APPEA welcomes the latest steps forward in the development of Santos’ Narrabri Gas Project.

Today, Santos submitted to the NSW Government a development application and Environmental Impact Statement (EIS).

“The EIS is a comprehensive study, drawing on the latest and most complete data and research,” said APPEA Chief Executive Dr Malcolm Roberts.

“It includes, for example, detailed local environmental surveys and groundwater impact assessments.  The Statement finds that the project presents minimal, manageable risk to the environment.

“Without prejudging the outcome of the regulatory process – which will be exhaustive – there can be no doubt Santos has produced a high-quality assessment that addresses all potential issues.

“There can also be no doubt that all gas users on the east coast urgently need new supply to be brought into the market.

“The east coast faces a supply shortfall as early as 2019.  Unless new projects are developed quickly, customers will face higher prices and tighter supply.  This will not only mean higher energy bills for families but also more pressure on manufacturers using gas to make products such as fertilisers, glass and plastics.  In NSW alone, these industries employ more than 300,000 people.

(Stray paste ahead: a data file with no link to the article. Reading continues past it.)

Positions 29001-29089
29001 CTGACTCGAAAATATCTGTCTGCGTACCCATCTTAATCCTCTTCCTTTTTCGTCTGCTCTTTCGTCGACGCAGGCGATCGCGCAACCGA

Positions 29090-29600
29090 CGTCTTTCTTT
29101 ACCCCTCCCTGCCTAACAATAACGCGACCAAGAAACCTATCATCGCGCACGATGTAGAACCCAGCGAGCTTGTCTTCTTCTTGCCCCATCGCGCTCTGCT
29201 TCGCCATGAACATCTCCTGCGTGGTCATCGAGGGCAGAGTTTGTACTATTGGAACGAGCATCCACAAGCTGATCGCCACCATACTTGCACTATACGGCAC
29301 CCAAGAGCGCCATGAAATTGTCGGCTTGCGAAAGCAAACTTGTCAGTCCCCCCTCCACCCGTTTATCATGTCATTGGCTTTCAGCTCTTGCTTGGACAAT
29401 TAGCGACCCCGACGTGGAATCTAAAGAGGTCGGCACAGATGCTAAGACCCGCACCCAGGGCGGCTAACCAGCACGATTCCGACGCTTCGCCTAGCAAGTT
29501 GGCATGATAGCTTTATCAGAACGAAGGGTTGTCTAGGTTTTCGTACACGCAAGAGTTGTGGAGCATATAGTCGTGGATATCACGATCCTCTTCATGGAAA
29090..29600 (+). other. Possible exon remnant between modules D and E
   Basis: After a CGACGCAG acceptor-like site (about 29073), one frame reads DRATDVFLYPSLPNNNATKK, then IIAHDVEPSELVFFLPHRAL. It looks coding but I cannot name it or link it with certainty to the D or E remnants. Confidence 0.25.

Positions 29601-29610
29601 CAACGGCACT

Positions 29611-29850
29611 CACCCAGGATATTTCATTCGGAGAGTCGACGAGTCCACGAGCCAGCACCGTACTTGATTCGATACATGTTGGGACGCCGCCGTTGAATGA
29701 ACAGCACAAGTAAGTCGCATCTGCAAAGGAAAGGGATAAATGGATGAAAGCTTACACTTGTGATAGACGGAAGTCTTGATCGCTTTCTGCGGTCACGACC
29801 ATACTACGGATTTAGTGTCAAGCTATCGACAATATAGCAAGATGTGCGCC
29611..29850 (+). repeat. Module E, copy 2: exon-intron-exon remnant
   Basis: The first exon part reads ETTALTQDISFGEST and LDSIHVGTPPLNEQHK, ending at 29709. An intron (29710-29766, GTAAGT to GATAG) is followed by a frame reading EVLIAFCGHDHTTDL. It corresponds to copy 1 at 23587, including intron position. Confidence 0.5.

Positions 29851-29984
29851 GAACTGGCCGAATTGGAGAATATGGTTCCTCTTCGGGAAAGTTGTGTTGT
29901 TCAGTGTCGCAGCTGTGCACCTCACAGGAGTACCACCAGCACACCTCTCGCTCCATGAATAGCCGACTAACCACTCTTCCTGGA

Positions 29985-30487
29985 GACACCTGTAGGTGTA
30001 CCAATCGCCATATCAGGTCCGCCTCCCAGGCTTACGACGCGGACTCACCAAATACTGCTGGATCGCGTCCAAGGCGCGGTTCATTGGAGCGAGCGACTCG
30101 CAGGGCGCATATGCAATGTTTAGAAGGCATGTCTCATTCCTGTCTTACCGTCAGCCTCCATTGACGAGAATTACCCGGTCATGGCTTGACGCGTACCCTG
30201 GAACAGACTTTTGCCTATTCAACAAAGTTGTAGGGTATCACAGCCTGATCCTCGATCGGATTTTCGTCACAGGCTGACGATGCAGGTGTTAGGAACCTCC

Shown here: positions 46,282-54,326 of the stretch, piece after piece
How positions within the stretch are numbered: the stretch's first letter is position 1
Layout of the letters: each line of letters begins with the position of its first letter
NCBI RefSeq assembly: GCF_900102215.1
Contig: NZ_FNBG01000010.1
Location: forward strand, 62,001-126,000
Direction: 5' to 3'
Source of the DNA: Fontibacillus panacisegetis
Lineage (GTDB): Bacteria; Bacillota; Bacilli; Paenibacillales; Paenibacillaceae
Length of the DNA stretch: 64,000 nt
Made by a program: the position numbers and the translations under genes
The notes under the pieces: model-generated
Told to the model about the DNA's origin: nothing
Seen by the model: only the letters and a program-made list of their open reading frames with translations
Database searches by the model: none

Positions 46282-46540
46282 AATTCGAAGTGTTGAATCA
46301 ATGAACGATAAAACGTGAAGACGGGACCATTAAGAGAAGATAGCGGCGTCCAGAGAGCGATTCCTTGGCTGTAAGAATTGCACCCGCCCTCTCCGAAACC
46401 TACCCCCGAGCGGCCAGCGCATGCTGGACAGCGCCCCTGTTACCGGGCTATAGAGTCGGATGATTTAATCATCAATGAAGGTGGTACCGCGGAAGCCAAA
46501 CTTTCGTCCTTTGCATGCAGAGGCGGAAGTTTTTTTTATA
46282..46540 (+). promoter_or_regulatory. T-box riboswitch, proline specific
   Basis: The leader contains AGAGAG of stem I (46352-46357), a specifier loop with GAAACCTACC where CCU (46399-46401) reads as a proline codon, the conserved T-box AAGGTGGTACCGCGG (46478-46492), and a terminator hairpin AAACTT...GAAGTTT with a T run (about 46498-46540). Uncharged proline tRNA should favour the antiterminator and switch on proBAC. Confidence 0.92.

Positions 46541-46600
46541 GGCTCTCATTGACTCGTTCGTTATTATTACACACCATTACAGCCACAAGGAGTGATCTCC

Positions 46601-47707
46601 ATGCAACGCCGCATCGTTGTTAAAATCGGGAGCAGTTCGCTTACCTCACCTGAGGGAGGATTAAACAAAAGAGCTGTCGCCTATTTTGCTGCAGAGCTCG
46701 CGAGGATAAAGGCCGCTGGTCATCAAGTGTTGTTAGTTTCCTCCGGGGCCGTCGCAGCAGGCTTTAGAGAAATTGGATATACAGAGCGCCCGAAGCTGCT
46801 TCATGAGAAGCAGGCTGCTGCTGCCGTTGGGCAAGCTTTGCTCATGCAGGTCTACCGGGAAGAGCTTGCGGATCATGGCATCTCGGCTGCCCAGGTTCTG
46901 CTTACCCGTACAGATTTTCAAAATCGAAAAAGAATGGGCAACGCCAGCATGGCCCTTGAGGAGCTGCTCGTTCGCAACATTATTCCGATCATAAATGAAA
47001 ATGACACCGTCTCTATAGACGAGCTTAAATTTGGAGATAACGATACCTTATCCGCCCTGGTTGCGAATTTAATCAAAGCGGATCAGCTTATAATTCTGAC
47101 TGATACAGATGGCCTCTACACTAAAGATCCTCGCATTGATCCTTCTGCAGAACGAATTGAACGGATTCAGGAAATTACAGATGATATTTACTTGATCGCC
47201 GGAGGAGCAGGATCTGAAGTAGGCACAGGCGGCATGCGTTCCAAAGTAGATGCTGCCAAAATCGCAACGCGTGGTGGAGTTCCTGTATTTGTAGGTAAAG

“The need for more supply is more pressing in NSW than in any other State.

“Customers already pay a premium for buying 95 per cent of their gas from distant fields in Queensland, South Australia and offshore Victoria.

“That dependence is costly and risky.  Local supply will mean downward pressure on prices and greater energy security.

“Unfortunately, the industry expects to see another round of activist fear campaigns against the project

“It is important some fundamental facts are not lost in the post-truth, social media frenzy from activists:

  • The project will be assessed through a rigorous, independent process which will examine all relevant issues, especially environmental concerns and possible social impacts;
  • The EIS includes comprehensive, new research and data, including on ground surveys and ground water impact assessments;
  • Santos is not applying for approval to conduct hydraulic fracturing;
  • If approved, the project will generate permanent local jobs and an estimated $1.2 billion in State royalties over its working life;
  • The project will support a $120 million fund for local community projects; and
  • Most of the project will occur on State land earmarked for multiple uses such as forestry and extractive industries.

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Chris Ward
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